Rare Book Monthly

Articles - October - 2018 Issue

Paris Will be Paris, Update 18.01

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Before Mercier’s LeTableau de Paris (Neuchatel, 1780), books about Paris were mostly catalogues of monuments and compilations of historical anecdotes or satirical writings. Mercier, focusing on the details of everyday life, penetrated the heart of Man, and drew a moving portrait of his contemporaries. He inspired many, including Jean-Baptiste Pujoulx (1762-1821), who published Paris à la Fin du XVIIIe Siècle (Paris), some twenty years later. In between broke the French Révolution (1789). Thus, Pujoulx’s book appears to be an update to Mercier’s.

 

Second First Edition

 

This in-8° volume was apparently printed for the first time in 1800—Year IX of the Republican, or revolutionary calendar established in 1792, and abandoned in 1806. In fact, although mentioned in Feller’s Dictionary... (Lyon, 1823), this first edition is nowhere to be found on the Internet, unlike the so-called second one, published in 1801, chez Brigite Mathé, Libraire, Palais du Tribunat, sous les colonnades du Passage Radziwill—An IX, 1801. Regarding the latter, the French expert Benoît Forgeot wrote in a catalogue of a Pierre Bergé’s sale in 2011: “Second edition, published the same year than the first one.” Yet, could this 1801 edition be the very first one? A second edition did come out in 1801, indeed—but at La Librairie Economique...(Paris), Year IX—1801. The title page of this edition also bears the mention “SECOND EDITION”. Then the forewords state: “There are two ways the author of a book can judge of its success; the opinions of the reviewers and the promptness of the sales. This edition is the proof that the first one sold very quickly.” Could it refer to a first Libraire Economique’s edition? This was nowhere to be found either. The confusion could come from the Republican calendar—according to it, Year IX went from September 1800 to September 1801. To make it even more complicated, in La France Littéraire (Paris, 1835), J.M Quérard lists two editions: 1) Paris, Brig(ite). Mathé, 1800, in-8 of 390 pages, 3 fr. 50c. 2) Seconde edition. Paris, Librairie Economique, 1801. Yet, all the Brigite Mathé’s copies I have come across (Year IX—1801) feature 388 pages only! Was Quérard counting the half-title page? Or did he make a mistake?

 

Brigite Mathé or Mathey

 

The “Year IX—1801” edition was published by Brigite Mathé. You won’t find much about her either, until you correct the spelling of her name in Mathey. The Bibliothèque Nationale de France (BNF) states that she became a librarian in 1791, aged 22, and that she also had a “reading salon.” “The bookshop and the salon,” the BNF states, “were funded by the printer-librarian and journalist Antoine-Joseph Gorsas (1751-1793)—Mrs. Mathey used to be his servant.” They were actually lovers—Gorsas was a married man—, and when the revolutionary government put a price on Gorsas’ head following his implication in politics, he naturally sought refuge with her. “Not only was he careless enough to go to a mistress of his,” the Biographie Nouvelle des Contemporains... (Paris, 1822) reads, “but he also showed up in the middle of the assistance of her salon.” Consequently, he was arrested and “guillotiné” (beheaded) on October 7, 1793. Brigite Mathey later worked with Gorsas’ widow—until they fell out with each other—, and then she directed the Gazette de Paris (around 1797) and took care of the subscriptions of La Toilette. She retired in August 1824, selling her licence to Augustin Vattebault.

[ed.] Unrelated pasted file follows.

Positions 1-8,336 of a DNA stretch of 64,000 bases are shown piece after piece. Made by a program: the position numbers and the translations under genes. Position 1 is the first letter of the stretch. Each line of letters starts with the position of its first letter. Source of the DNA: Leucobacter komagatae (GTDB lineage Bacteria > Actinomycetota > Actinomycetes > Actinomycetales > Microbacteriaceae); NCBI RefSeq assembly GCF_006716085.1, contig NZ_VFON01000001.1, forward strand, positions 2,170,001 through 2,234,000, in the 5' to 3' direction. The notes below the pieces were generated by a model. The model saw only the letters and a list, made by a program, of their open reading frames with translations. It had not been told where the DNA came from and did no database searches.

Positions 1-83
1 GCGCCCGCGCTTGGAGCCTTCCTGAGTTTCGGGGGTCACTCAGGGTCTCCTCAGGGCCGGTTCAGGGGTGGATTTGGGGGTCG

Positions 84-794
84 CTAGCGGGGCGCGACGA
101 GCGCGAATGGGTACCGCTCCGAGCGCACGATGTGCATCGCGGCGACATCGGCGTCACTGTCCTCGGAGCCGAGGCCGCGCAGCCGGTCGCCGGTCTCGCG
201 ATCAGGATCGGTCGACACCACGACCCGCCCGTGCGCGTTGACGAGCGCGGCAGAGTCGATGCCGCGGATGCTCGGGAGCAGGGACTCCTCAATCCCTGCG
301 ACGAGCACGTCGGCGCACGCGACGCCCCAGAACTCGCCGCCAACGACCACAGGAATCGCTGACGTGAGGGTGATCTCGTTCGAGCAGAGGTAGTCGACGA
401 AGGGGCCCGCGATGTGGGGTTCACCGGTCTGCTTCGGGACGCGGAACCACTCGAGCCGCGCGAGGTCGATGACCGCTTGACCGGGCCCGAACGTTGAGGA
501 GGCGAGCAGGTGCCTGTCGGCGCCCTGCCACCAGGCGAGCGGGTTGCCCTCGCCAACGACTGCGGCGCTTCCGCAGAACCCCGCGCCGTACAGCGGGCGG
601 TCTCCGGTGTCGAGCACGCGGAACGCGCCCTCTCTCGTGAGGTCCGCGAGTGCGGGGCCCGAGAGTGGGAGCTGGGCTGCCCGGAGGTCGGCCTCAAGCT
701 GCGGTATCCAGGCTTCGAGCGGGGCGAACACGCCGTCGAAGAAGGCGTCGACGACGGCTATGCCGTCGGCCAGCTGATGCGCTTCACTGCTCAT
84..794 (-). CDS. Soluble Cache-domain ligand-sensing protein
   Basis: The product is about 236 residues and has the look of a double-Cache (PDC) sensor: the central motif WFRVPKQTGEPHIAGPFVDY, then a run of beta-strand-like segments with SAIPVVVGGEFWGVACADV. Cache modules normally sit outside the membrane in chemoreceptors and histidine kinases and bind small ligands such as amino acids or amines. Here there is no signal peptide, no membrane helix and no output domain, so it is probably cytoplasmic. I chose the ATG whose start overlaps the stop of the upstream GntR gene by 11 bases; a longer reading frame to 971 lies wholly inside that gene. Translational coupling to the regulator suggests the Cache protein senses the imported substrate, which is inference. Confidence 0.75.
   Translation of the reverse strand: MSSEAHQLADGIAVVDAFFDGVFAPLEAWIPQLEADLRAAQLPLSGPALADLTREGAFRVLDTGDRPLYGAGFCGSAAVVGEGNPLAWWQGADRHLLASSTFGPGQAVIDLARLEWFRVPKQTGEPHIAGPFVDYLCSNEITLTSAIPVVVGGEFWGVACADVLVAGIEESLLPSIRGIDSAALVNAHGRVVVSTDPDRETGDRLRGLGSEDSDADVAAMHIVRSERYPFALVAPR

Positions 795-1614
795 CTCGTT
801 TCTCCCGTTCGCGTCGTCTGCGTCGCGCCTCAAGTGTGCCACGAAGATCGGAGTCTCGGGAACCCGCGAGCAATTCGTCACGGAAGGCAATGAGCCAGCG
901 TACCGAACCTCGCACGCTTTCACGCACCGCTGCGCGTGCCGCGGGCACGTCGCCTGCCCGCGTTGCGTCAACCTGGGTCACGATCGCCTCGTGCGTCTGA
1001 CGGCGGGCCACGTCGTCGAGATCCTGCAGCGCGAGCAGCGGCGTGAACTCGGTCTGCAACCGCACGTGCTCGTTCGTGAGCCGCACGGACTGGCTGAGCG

Update 18.01

 

The period following the Révolution was a bloody and confused one. Paris became the theatre of massacres, political revolutions, and Mercier’s portraits were now vague souvenirs from another world—and his Nouveau Paris/New Paris (Brunswik, 1800) was not as good as the “old” one. All these dramatic events made Pujoulx a prudent man. In his preface, he makes sure that his observations are “of a man of letters, who remained sort of independent during this long period of time, when all excesses, errors and crimes degraded humanity.” Consequently, his book shows that, beyond politics, and as Napoléon Bonaparte was reigning, Paris was still Paris.